How Far Will A Name Travel?

If you ever want to play a good party game, try the one where you have people attempt to guess a name or word that still has its .com address available. There’s nothing more exciting than checking on GoDaddy, Network Solutions or similar sites and having that “Congratulations” pop up to salute your ability to find a name that can still be registered. It’s not easy.

It’s estimated that over 252 million domain names have already been registered, and they say that every four-letter .com address (all 456,976 of them) has already been gobbled up. That’s every conceivable four-letter combination whether it results in a pronounceable name or not. Can it be long before the five-letter variations (all 11,881,376) are gone, too?  

The name landscape is pretty well ravaged, so it’s easy to understand why it’s getting so hard to find a name for a new company or product. 



Looking across the scores of current travel products and recent launches, you see a variety of quirky, mostly made-up names, many of which you’d be hard pressed to guess what they mean or what their companies offer: 


















Imagine these names were all typed on a page and presented to you without context before any of these businesses were ever launched. About how many of them would you have said, “I love that name!”?

When you look at brands that have now become household names, you have to wonder what people were thinking when they made their decisions. Could they have anticipated that the word Apple would stand for innovation and technology leadership, or that Google would grow to become a verb?  

Would you have grasped the brilliance of naming a chain of boutique hotels W? And how would you have reacted to someone telling you to call your online travel agency Orbitz, especially if you were chewing a well-known gum sporting nearly the same name (Orbit)?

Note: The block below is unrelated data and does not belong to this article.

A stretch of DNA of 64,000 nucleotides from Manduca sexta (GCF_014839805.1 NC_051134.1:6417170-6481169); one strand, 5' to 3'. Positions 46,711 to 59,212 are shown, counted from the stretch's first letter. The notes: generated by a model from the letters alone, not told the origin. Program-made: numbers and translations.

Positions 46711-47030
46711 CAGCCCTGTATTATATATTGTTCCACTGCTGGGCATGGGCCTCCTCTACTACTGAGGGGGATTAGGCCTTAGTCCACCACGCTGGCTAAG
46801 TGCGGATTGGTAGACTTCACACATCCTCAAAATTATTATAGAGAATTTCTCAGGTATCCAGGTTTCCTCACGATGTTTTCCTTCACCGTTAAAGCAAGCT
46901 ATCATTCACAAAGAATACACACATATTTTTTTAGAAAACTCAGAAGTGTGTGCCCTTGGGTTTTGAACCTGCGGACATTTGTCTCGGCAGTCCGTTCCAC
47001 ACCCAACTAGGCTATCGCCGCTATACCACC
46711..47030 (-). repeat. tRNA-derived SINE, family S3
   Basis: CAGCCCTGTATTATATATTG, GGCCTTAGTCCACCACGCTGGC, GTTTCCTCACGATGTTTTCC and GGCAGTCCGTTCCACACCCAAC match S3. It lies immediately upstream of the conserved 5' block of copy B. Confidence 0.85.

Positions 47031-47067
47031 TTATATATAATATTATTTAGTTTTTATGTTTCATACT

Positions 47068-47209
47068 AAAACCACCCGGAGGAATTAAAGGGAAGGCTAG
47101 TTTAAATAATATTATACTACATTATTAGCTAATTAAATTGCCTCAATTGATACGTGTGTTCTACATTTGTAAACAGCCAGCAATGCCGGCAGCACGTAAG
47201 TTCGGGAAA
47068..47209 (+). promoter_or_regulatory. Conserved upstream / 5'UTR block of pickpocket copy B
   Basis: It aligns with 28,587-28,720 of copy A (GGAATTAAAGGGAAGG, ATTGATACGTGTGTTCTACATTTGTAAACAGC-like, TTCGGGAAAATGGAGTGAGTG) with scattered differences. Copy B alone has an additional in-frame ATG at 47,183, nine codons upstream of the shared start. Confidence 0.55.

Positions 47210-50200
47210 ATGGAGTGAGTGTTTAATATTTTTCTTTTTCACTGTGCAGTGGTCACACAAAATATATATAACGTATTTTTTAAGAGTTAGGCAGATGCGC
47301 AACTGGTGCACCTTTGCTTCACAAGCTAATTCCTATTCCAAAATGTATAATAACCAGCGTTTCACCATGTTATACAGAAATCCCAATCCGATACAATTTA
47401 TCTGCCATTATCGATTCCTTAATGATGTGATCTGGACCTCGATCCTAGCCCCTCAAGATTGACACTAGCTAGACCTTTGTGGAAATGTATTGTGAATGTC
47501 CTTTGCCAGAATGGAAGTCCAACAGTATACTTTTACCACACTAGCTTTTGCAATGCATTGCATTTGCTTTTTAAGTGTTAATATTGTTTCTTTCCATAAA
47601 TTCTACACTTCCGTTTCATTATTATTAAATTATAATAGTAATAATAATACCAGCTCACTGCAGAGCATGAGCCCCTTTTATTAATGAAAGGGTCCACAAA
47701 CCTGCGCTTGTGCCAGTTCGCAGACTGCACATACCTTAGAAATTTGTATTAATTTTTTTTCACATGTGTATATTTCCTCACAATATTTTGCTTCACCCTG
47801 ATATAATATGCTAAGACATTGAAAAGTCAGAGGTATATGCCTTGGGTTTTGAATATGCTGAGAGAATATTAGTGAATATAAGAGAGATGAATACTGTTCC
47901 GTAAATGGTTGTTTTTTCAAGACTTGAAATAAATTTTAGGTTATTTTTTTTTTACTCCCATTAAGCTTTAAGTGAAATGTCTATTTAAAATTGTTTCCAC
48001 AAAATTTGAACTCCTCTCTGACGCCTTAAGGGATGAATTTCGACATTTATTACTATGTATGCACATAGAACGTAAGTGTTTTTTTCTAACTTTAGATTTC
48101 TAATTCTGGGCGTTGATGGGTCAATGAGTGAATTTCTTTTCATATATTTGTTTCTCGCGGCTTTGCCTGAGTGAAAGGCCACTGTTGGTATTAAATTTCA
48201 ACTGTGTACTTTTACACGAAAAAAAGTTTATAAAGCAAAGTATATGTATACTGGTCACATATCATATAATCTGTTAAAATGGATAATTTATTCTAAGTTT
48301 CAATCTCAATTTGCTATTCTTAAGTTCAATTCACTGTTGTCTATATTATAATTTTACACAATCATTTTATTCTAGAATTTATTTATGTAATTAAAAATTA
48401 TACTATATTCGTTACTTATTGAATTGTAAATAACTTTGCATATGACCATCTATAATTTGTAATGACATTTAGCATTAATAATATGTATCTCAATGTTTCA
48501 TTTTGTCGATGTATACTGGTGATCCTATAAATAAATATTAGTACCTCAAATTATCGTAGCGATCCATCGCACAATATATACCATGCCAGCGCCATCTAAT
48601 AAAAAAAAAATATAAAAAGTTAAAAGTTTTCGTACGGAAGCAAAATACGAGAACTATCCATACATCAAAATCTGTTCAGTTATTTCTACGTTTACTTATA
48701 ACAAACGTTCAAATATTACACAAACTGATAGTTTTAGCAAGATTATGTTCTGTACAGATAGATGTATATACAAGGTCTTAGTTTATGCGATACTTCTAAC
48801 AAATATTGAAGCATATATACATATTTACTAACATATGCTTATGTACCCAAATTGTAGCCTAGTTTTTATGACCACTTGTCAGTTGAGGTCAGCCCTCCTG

Having worked early in my career for Sonesta Hotels, I can tell you that many consumers thought the name had to do with taking a siesta. In actuality, Sonesta came from combining the names of the company’s original founder A.M. “Sonny” Sonnabend and his wife Esther. 

According to a 1930’s article in The New York Times, the St. Regis Hotel name comes from a lake in the Adirondacks. Apparently, John Jacob Astor was tired of naming hotels after himself so he turned to his niece for her ideas on what he should call the newest luxury hotel he was building. She suggested he name it after a spot that she often frequented that she felt was filled with great beauty. Interestingly, the lake had originally been named for a French monk, John Francis Regis, known for his hospitality to travelers.

The recently launched Belmond Hotels is a made-for-the-marketplace name that is supposedly derived from the Latin word for beautiful and the word for world. 

No matter where you find your inspiration, whether it’s rooted in history, nature, language or totally concocted, names don’t live as flat letters on a page. They need to be thought of in context and with dimension in how they’ll be used and brought to life through graphic design, a brand story and the accompanying product, services, features and functionality that will define them. 

Ultimately, whatever name you choose will come to stand for your brand and, as I’ve written before, your brand is literally everything you do. It’s what happens in every interaction you have with customers, and it’s wrapped up in people’s rationale and emotional feelings about your brand.

A board member for Coca-Cola once said, “A brand name doesn’t live in a company or on a product, it lives in the brain cells of the consumers.”

So worry less about the fact you might have to settle for an unusual or quirky name, and worry more about how you develop, communicate and deliver on your brand promise and give your name meaning.

Because over time, your name will travel only as far as you take it.

1 comment about "How Far Will A Name Travel?".
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  1. Kirby Winfield from Dwellable, December 8, 2014 at 3:45 p.m.

    Fair and true points. For another level of specificity, IMO this blog post from Zillow's Rich Barton (link goes to his blog, FYI) is the definitive text on branding for startups:

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